L is for La Befana (and Lego)

Monday 12 December 2011

Father Christmas is known by many names around the world. In France he is Père Noël, in the Netherlands he is Sinter Klaus and in China he is known as Sing Dan Lo Yan (which is literally ‘Christmas Old Man’). Although the idea of a beneficent bringer of gifts at Christmas time is almost universal in Christian countries the world over, it isn’t always Santa Claus who does the honours.

In Spain and South America it is the Three Kings who brings presents, just as they gave gifts to the Christ child. And in Italy it is a kindly old witch called La Befana who gives children sweets if they’ve been good and a piece of coal if they haven’t.

According to the legend of La Befana, the three wise men stopped at her home on their way to pay homage to the Christ child, and invited her to go with them. But La Befana had lost her own child to plague and found the prospect of seeing another baby too upsetting.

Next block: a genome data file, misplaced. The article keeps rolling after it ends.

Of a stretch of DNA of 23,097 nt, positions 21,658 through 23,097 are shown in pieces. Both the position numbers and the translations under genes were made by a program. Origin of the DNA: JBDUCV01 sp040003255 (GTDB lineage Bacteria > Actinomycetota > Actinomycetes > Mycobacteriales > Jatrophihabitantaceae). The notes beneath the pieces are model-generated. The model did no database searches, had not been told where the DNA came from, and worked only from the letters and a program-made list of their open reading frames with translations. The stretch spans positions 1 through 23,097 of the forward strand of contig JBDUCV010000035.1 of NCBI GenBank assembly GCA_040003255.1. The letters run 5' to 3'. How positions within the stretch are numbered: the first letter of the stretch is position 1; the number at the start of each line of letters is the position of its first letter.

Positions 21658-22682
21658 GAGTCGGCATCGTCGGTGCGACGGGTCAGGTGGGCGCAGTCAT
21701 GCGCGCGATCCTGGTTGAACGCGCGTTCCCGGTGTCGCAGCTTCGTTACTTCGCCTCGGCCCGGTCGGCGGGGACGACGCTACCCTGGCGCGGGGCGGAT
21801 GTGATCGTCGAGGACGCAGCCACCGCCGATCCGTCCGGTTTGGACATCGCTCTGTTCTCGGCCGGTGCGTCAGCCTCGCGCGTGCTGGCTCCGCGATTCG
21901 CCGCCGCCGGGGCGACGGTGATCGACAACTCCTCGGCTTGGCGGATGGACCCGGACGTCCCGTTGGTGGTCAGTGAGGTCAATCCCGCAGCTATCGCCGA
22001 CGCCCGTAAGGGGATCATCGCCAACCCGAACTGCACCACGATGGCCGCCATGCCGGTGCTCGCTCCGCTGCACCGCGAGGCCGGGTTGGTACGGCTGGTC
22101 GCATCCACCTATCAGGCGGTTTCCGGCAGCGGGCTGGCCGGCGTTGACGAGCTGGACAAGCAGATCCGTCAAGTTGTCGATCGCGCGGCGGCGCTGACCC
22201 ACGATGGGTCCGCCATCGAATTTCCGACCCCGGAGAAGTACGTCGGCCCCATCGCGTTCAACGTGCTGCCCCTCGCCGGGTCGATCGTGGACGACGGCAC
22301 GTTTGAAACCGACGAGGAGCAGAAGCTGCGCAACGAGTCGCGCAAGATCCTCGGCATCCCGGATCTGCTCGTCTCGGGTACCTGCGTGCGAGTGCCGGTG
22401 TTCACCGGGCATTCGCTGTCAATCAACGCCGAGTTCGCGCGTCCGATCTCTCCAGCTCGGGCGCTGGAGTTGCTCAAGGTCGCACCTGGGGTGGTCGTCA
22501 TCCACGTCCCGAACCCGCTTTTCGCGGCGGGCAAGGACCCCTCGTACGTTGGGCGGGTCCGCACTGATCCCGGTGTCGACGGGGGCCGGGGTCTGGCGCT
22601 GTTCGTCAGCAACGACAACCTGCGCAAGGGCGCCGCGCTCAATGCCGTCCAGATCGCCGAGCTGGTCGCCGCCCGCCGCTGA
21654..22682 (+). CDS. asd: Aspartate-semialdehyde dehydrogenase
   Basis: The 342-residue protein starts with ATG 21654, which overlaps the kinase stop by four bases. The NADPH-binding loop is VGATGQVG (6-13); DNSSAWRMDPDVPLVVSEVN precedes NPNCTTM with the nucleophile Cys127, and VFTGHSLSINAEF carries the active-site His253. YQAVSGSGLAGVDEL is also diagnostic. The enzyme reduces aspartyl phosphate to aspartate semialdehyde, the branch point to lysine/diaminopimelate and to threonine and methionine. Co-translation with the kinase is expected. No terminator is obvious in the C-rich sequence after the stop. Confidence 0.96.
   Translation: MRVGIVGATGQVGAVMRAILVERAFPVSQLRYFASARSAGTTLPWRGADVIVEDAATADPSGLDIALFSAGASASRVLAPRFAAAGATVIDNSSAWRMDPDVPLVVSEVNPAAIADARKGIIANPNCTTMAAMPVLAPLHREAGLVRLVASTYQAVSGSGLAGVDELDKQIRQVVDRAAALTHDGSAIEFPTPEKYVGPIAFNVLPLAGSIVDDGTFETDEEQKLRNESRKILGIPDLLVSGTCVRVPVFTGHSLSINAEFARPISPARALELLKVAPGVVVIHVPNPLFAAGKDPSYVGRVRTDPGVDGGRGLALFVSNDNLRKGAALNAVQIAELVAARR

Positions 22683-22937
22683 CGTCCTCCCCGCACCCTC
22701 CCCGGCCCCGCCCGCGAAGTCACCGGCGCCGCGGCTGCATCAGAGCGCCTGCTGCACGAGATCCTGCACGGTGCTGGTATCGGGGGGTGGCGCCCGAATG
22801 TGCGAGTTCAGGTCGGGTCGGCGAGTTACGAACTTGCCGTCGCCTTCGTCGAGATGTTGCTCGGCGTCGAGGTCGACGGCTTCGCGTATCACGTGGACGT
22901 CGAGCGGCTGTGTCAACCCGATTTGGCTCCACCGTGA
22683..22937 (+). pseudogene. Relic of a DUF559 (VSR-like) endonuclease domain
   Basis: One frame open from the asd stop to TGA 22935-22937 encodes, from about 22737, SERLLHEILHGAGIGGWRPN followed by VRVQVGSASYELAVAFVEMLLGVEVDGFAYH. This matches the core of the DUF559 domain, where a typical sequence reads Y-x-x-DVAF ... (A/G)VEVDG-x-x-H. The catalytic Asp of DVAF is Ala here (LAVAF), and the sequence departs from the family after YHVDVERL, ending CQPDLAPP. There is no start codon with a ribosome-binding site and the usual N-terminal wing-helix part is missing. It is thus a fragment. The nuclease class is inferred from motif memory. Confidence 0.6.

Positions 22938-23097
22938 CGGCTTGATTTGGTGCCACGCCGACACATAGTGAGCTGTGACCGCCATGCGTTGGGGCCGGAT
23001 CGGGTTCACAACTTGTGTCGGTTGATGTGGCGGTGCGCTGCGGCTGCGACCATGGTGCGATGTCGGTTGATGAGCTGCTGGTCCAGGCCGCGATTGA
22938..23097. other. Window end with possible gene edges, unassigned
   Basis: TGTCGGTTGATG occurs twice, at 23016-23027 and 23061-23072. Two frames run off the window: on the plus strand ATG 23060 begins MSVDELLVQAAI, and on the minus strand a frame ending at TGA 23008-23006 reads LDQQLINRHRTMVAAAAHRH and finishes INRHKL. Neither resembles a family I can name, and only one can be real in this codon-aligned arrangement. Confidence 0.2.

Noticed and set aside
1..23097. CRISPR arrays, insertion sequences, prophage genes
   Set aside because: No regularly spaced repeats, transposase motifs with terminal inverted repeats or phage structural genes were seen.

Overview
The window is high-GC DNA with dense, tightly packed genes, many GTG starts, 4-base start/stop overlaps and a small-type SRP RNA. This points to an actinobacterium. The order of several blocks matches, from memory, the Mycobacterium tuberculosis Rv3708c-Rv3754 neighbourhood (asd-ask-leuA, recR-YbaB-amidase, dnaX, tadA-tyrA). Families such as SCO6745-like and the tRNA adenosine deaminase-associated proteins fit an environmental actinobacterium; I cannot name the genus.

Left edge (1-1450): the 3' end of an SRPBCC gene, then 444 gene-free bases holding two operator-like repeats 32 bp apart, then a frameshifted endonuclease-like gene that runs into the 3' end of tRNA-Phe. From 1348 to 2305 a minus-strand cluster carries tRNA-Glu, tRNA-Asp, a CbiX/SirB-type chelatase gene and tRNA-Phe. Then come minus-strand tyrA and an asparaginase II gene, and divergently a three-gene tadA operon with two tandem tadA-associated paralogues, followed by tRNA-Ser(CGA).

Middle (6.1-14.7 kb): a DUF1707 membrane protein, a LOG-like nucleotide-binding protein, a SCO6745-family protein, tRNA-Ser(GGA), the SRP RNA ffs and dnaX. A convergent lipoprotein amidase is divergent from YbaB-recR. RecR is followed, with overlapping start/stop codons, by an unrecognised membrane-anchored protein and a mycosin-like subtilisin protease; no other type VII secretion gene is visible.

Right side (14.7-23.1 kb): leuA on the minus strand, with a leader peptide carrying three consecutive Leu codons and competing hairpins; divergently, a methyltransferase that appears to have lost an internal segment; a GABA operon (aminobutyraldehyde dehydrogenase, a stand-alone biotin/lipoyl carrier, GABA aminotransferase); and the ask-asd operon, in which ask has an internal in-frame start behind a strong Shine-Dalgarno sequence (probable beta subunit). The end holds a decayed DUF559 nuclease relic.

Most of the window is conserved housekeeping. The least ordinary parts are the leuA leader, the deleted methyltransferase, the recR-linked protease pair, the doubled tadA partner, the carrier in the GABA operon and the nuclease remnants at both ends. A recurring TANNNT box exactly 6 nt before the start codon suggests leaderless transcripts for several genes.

But after the wise men had left she changed her mind. She set of in pursuit on her broomstick (as you do when you’re a witch) but never found the Magi again. Instead, every time she came across a good child’s stocking she filled it with toys and sweets in an effort to make up for her foolishness.

And here's La Befana realised in Lego.

You can check out some gigantic La Befana effigies here!

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You will find many other such interesting tidbits of information in my book What is Myrrh Anyway?- and its American counterpart Christmas Miscellany: Everything You Always Wanted to Know About Christmas.


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